• Clothes* – You will (most likely) be hand washing and line drying your clothes, so don’t bring heavy clothing.
  • Shoes – You will be walking a lot on unpaved roads. Joggers are perfect for your walk to the village, bring a spare pair of sandals or canvas shoes.
  • Hat/cap (can be purchased in Kathmandu).

For a comprehensive list, please see our FAQs.

Equipment and Other

  • Day backpack.
  • A towel (travel towels are brilliant)
  • Sleeping Bag. Depending on season you should think about the minimum degree.
  • Head torch. Petzl or Black Diamond are recommended. This is a must have in Nepal!
  • Toiletries. You can buy most things in Kathmandu such as shampoo, soap, razors, etc.
  • Soap to wash your clothes in the village
  • Hand sanitiser
  • Baby wipes. Just a good all-purpose way to clean up spills and dirt.
  • Toilet paper. You can buy TP at the grocery stores in Kathmandu, please bring enough for 10 days in the village.
  • Painkillers (cold and flu nurofen, panadol). This should be purchased in Australia.
  • Insect Repellent
  • Sunglasses and sunscreen
  • Water bottle
  • Camera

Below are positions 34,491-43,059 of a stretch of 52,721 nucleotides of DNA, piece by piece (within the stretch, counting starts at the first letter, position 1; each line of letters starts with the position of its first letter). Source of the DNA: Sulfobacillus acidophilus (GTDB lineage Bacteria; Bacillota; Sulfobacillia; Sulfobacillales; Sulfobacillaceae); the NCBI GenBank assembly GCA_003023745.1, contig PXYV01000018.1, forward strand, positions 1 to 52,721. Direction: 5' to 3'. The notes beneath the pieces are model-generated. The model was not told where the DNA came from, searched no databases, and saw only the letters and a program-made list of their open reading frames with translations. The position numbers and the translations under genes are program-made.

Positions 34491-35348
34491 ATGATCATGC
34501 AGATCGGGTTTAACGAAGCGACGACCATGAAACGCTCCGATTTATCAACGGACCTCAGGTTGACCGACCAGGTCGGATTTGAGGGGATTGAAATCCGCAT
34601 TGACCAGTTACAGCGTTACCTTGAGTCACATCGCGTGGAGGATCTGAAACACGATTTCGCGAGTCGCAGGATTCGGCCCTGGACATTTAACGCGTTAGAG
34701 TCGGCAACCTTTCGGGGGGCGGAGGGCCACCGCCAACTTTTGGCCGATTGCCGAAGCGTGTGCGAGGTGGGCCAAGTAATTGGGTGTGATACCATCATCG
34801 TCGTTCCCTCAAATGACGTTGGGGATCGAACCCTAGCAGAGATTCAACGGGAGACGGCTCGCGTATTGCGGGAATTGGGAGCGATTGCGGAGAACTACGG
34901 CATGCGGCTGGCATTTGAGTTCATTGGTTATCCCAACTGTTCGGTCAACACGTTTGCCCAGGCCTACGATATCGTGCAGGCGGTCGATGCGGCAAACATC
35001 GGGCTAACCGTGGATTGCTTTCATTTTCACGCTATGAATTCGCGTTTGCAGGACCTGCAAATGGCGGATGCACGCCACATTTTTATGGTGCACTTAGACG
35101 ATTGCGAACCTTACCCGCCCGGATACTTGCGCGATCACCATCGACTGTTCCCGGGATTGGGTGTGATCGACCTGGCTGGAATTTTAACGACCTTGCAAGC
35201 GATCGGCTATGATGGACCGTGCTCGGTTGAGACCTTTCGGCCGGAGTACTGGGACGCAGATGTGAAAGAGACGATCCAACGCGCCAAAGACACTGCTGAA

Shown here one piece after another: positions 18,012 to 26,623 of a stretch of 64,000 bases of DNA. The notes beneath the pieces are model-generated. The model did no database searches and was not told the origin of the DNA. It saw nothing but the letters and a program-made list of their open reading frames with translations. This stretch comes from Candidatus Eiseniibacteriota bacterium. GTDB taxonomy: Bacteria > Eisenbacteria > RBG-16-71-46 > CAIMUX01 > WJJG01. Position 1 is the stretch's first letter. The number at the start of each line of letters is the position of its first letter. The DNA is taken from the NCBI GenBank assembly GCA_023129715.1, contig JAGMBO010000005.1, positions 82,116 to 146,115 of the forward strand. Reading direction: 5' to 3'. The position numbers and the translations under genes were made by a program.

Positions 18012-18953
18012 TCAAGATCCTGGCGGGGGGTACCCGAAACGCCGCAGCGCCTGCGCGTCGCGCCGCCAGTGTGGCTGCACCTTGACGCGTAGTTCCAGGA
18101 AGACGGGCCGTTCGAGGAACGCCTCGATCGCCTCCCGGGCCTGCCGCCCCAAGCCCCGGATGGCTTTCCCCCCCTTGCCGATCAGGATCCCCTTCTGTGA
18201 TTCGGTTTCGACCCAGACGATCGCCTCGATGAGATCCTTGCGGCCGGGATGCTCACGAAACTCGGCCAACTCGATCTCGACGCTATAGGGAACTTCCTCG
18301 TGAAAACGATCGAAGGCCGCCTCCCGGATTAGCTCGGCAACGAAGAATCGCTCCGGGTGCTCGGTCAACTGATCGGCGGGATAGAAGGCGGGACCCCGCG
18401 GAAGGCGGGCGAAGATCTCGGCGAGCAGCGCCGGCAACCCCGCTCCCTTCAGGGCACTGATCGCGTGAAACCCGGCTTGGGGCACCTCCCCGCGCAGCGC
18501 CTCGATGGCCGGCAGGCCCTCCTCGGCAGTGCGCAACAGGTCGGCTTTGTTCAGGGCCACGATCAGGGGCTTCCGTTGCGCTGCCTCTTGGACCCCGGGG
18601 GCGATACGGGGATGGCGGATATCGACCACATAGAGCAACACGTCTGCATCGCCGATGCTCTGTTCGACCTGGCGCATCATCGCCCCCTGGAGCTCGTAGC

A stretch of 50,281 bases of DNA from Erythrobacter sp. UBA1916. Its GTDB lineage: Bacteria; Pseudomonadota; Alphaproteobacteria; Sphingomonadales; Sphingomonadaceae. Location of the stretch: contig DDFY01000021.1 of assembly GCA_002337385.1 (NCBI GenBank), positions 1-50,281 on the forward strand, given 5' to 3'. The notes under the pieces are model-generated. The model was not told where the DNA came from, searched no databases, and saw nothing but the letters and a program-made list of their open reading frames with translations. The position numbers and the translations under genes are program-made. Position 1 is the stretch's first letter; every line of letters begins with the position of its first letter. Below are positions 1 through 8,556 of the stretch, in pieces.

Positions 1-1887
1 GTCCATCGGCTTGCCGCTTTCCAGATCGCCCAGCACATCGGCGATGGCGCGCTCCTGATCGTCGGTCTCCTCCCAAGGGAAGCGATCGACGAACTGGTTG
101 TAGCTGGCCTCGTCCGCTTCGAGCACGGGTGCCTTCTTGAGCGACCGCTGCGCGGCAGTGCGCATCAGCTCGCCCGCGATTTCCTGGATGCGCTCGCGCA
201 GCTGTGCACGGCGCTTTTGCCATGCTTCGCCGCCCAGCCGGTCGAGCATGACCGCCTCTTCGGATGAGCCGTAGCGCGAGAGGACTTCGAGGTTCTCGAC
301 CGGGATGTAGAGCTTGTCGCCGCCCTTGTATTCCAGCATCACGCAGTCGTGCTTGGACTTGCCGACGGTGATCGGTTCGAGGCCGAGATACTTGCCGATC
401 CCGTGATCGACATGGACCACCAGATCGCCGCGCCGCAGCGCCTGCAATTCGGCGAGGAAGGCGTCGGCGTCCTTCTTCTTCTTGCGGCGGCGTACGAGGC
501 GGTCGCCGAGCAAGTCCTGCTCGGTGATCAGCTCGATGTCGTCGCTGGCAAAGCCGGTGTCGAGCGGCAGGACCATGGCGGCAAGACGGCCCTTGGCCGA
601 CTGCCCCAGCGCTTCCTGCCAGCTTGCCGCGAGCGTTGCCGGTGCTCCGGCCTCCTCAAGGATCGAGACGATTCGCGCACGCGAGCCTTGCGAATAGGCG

• Copies of passport and other important documents
  • Passport Photos. You will need at least 4.
  • Women should bring tampons as they are difficult to find in Nepal.
  • Money. Bring some cash with you that you can exchange for rupees to last you for a few days. You need to pay for your visa in Australian or US dollars at the airport when you arrive in Nepal. Bring a couple of ways to get cash. Ex: ATM card, credit card, travelers cheques.

Not Essential, but Nice to Have

  • Phone. You can buy a pretty cheap SIM card and minutes to use while you are here.
  • USB drive. Nice to keep your files and transfer between internet cafes.
  • A good book to read
  • Marshmallows to enjoy around the campfire in the evenings!
  • A Nepali language book, they can be bought in Kathmandu
  • A few pictures of your family and friends to show around.
  • Light rain jacket and/or small umbrella to use for sun/rain cover
  • Binoculars to view Himalayas and wildlife.
  • Items that may be useful in the village school such as pens, pencils and books.

If you do not already own these items, we highly recommend that you purchase or hire these items in Kathmandu. They are made to a high quality and it’s always great to support the local economy. Another option is to hire a sleeping bag and jacket at a cost of approximately AUD$50 for each item for a period of 14 days.

FAQ's

Practicalities

What should I wear on my feet while trekking?

Make sure you wear an old, trusted pair of reliable and comfortable trekking boots or shoes. If purchasing a new pair, do so a minimum of 4 weeks prior to departure, to allow time to break them in properly. It is so important to avoid the possibility of getting blisters, something as simple as that could negatively impact on your trek. We recommend you wear woolen socks when trekking, as they keep your feet warm and dry.